How this blog is going to work

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It’s a blog and it shouldn’t be hard or complicated, right?

And it shouldn’t be boring either.

Once in a while you will get a post which is just an image or just a tweet from someone interesting. It may or it may not include a small idea and a bit of context. Later on I will publish a longer article where all that is made into something more concrete for further discussion.

The idea here is to give readers a glimpse of what I am thinking about and a chance for them to “chip in” with a comment or opinion they may have which will later be added to the longer post.

Does this make sense?

What would you add or change in all of it?

What's on your mind?

7 comments to How this blog is going to work

  1. Not sure if I get the idea. Let me see. You want to post small stuff like tweets or images or whatever, and then every once and a while you post a roundup with all of them that explains everything? is that it?

    If that’s your idea, well I’m not sure if that’s a good idea. Because some users may visite your blog only from time to time or like me when you catch one of your tweets. So if I end up being redirect here to one of those small posts I may get frustrated if that happens more than once. Because you know, I’m would get lost. I think the best approach would be share those images, tweets or wtv on their place: Twitter, and then make a blog post that points to those tweets (or other channel that you may chose) while you explain your point in your blog post.

    You’re assuming that your visitors are here for every post, I don’t think that’s a good idea.

  2. I see your point. We can keep the idea and make it simple if I limit the number of these small posts.

    I feel that one small post and then a longer article should keep things simple enough. If it doesn’t work the blog can go back to the way it was.

  3. I believe you shouldn’t ask people how they want your blog to be. People will always give you a rational analysis and explanation on how they would react to this or that, but the real reaction will be emotional. My advice is: Try! Do it and collect feedback on what you’ve done or you’re doing. Not on what you’ll do.
    And yes, I miss your posts.

  4. I’m gonna talk about another subject, but still related with this post, your blog and its content.

    It could be perceived as provocative but my question is: does it makes sense for a Portuguese, working and living in Portugal, to write its own blog in English? I know what you’ll answer me: English is the PRs pros language and it is what this blog is about. From this point of view it makes sense.

    But Portuguese is the 4th/5th (depending rankings) most spoken language on internet. This is not just the language of a little country of 10M people. There is more PR blogs written in English than in Portuguese (you would have less competition by writing in Portuguese) and when we look to your blog comments your audience seems to be mainly (almost exclusively) Portuguese (am I wrong?). So I provoke you and ask you, does it makes sense to write your blog in english instead of Portuguese? Why don’t you write it in Portuguese?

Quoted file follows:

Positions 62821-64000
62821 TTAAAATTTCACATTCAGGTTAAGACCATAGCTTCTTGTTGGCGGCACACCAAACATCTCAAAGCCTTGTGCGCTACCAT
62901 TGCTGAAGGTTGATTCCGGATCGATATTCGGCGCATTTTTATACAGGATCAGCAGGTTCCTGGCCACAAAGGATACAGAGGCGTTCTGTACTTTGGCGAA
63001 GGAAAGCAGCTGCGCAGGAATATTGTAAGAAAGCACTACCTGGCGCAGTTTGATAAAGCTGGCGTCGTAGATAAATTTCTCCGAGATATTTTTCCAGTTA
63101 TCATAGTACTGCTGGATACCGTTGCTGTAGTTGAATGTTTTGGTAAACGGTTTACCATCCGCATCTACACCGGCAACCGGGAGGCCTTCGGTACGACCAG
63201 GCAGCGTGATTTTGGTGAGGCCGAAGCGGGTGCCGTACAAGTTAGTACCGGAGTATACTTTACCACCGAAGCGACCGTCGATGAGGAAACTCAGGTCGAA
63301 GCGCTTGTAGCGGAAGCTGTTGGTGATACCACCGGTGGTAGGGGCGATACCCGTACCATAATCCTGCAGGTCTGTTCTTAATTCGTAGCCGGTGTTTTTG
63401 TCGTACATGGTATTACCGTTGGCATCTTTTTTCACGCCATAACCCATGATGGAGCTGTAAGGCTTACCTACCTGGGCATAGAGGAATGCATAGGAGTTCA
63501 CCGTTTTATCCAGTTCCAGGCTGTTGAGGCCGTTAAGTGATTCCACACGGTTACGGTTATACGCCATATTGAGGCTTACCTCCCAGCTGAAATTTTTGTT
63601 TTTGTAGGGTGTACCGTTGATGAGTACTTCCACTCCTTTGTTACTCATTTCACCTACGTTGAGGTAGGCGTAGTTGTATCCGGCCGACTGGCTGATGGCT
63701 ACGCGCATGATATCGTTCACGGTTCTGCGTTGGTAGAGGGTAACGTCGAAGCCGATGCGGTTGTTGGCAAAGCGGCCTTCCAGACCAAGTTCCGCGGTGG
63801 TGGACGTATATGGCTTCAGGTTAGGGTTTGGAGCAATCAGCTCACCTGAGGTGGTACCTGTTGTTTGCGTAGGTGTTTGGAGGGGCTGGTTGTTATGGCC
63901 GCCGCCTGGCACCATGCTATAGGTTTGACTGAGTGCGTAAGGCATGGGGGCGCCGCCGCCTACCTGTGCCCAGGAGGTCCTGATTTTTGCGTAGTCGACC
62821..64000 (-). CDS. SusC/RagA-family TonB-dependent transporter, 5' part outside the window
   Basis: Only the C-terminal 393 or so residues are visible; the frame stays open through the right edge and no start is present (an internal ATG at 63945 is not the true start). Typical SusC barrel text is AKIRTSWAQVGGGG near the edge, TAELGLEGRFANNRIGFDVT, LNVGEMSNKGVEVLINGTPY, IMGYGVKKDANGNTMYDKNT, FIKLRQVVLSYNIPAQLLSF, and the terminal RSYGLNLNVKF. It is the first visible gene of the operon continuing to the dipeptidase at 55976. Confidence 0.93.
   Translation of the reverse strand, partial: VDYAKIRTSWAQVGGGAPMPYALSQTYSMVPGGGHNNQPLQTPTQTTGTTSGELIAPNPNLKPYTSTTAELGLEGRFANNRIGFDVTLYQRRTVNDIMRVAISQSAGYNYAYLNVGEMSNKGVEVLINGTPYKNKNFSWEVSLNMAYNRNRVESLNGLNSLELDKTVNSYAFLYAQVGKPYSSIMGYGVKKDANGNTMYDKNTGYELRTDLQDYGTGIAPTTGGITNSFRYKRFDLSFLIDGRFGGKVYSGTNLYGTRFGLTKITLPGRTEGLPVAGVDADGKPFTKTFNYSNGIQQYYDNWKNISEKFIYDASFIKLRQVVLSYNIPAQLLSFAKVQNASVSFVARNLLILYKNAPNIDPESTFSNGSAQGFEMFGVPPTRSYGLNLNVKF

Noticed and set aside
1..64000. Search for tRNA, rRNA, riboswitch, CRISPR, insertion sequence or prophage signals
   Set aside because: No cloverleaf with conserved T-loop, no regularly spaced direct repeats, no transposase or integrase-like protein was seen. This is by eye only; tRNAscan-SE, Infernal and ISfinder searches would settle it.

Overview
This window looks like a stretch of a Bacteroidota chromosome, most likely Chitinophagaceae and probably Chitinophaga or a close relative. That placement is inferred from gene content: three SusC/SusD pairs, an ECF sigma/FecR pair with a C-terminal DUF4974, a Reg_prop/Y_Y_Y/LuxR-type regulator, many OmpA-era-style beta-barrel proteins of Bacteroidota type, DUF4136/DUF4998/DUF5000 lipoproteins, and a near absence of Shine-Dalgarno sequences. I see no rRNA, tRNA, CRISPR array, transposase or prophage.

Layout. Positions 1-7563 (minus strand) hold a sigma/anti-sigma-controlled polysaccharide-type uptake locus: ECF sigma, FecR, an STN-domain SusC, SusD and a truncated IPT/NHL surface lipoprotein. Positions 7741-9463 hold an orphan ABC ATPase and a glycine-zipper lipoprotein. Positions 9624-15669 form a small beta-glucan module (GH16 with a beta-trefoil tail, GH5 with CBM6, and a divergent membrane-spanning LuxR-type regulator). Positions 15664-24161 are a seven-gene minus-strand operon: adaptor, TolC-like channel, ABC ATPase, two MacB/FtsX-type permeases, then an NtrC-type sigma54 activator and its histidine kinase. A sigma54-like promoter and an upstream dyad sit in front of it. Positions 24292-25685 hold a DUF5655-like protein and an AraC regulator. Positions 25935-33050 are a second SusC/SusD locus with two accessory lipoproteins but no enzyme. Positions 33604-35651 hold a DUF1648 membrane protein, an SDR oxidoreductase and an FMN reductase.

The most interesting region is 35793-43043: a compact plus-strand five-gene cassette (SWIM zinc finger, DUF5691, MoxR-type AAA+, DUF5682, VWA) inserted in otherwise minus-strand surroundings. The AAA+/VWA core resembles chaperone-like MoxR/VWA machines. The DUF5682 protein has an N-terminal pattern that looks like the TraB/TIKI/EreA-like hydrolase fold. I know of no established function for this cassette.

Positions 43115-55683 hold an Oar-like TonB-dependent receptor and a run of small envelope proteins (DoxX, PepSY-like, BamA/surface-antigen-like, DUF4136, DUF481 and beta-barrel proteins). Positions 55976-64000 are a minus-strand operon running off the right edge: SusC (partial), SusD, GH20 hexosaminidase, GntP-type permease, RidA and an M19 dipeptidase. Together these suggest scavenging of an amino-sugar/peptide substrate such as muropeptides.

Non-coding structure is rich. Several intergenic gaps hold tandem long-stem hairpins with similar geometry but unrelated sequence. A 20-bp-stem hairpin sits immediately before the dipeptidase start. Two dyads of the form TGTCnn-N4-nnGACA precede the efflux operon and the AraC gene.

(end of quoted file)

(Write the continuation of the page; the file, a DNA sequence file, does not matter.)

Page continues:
I guess, write your blog in English is for you an evidence but from my point of view the question could (and should) be asked.

    • L. I started blogging in 2005 and back then there were 2 other portuguese PR blogs. That was it. ( http://www.brunoamaral.com/arquivo/ )

      Since then, other professionals and academics have written their own blogs and shared their view on what is public relations and how they practice it. I don’t share their view and to be honest I don’t want to be part of some of the conversation they engage with

      Rodrigo was very clear on the sort of talk that went on in PR Blogs around 2008 and not much changed. Portuguese PR blogs still lack the transparency and straightforward talk which he implies in this post: http://piar.blogs.sapo.pt/34261.html . How some PR people who blog go afterwards tell their clients to be transparent and straightforward is beyond me.

      Add to this a different view on what is Public Relations. I believe PR is a much broader area than press agentry, crisis communication or internal communication. PR is about managing relationships across the corporate and social spectrum and should have a level of control over the marketing strategy. In this respect, Portugal still has a long path to travel and the best way to work towards that goal is to participate in the wider dialogue.

      This is why I opted in to writting in English, that and because in 2008 I met David and a few others with whom I like to share what is going on in Portugal.

  5. David Phillips October 8, 2012 at 18:21

    Well, not all readers are from Portugal and some of us admire Bruno’s work (and research) and hope that soon he will take his PhD because the insights will be amazing.

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